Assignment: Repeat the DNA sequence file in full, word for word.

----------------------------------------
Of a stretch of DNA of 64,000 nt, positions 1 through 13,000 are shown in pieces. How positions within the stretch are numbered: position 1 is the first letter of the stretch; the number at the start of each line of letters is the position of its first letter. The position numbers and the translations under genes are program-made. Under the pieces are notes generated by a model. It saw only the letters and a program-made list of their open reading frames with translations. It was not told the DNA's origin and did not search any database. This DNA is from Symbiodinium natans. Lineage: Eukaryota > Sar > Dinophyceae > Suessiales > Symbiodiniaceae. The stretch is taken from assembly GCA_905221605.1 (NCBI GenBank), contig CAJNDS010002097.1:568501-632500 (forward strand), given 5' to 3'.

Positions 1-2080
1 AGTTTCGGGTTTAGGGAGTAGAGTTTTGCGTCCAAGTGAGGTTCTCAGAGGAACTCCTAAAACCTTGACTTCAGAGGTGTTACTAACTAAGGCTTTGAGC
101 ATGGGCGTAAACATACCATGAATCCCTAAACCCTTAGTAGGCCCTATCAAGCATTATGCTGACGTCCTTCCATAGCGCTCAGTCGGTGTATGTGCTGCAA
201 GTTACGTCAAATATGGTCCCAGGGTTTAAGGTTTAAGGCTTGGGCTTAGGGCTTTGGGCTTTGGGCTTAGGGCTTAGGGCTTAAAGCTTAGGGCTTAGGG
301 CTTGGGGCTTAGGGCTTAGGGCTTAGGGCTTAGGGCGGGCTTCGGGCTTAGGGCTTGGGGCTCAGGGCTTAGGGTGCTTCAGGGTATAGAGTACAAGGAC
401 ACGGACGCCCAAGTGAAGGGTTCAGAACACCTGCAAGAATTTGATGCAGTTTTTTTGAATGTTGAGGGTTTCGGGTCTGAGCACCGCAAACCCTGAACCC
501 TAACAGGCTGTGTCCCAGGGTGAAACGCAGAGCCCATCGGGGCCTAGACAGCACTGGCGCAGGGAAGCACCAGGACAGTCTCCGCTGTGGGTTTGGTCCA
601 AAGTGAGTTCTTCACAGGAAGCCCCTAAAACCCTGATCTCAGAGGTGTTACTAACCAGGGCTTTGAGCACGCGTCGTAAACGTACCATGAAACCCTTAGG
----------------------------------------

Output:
Of a stretch of DNA of 64,000 nt, positions 1 through 13,000 are shown in pieces. How positions within the stretch are numbered: position 1 is the first letter of the stretch; the number at the start of each line of letters is the position of its first letter. The position numbers and the translations under genes are program-made. Under the pieces are notes generated by a model. It saw only the letters and a program-made list of their open reading frames with translations. It was not told the DNA's origin and did not search any database. This DNA is from Symbiodinium natans. Lineage: Eukaryota > Sar > Dinophyceae > Suessiales > Symbiodiniaceae. The stretch is taken from assembly GCA_905221605.1 (NCBI GenBank), contig CAJNDS010002097.1:568501-632500 (forward strand), given 5' to 3'.

Positions 1-2080
1 AGTTTCGGGTTTAGGGAGTAGAGTTTTGCGTCCAAGTGAGGTTCTCAGAGGAACTCCTAAAACCTTGACTTCAGAGGTGTTACTAACTAAGGCTTTGAGC
101 ATGGGCGTAAACATACCATGAATCCCTAAACCCTTAGTAGGCCCTATCAAGCATTATGCTGACGTCCTTCCATAGCGCTCAGTCGGTGTATGTGCTGCAA
201 GTTACGTCAAATATGGTCCCAGGGTTTAAGGTTTAAGGCTTGGGCTTAGGGCTTTGGGCTTTGGGCTTAGGGCTTAGGGCTTAAAGCTTAGGGCTTAGGG
301 CTTGGGGCTTAGGGCTTAGGGCTTAGGGCTTAGGGCGGGCTTCGGGCTTAGGGCTTGGGGCTCAGGGCTTAGGGTGCTTCAGGGTATAGAGTACAAGGAC
401 ACGGACGCCCAAGTGAAGGGTTCAGAACACCTGCAAGAATTTGATGCAGTTTTTTTGAATGTTGAGGGTTTCGGGTCTGAGCACCGCAAACCCTGAACCC
501 TAACAGGCTGTGTCCCAGGGTGAAACGCAGAGCCCATCGGGGCCTAGACAGCACTGGCGCAGGGAAGCACCAGGACAGTCTCCGCTGTGGGTTTGGTCCA
601 AAGTGAGTTCTTCACAGGAAGCCCCTAAAACCCTGATCTCAGAGGTGTTACTAACCAGGGCTTTGAGCACGCGTCGTAAACGTACCATGAAACCCTTAGG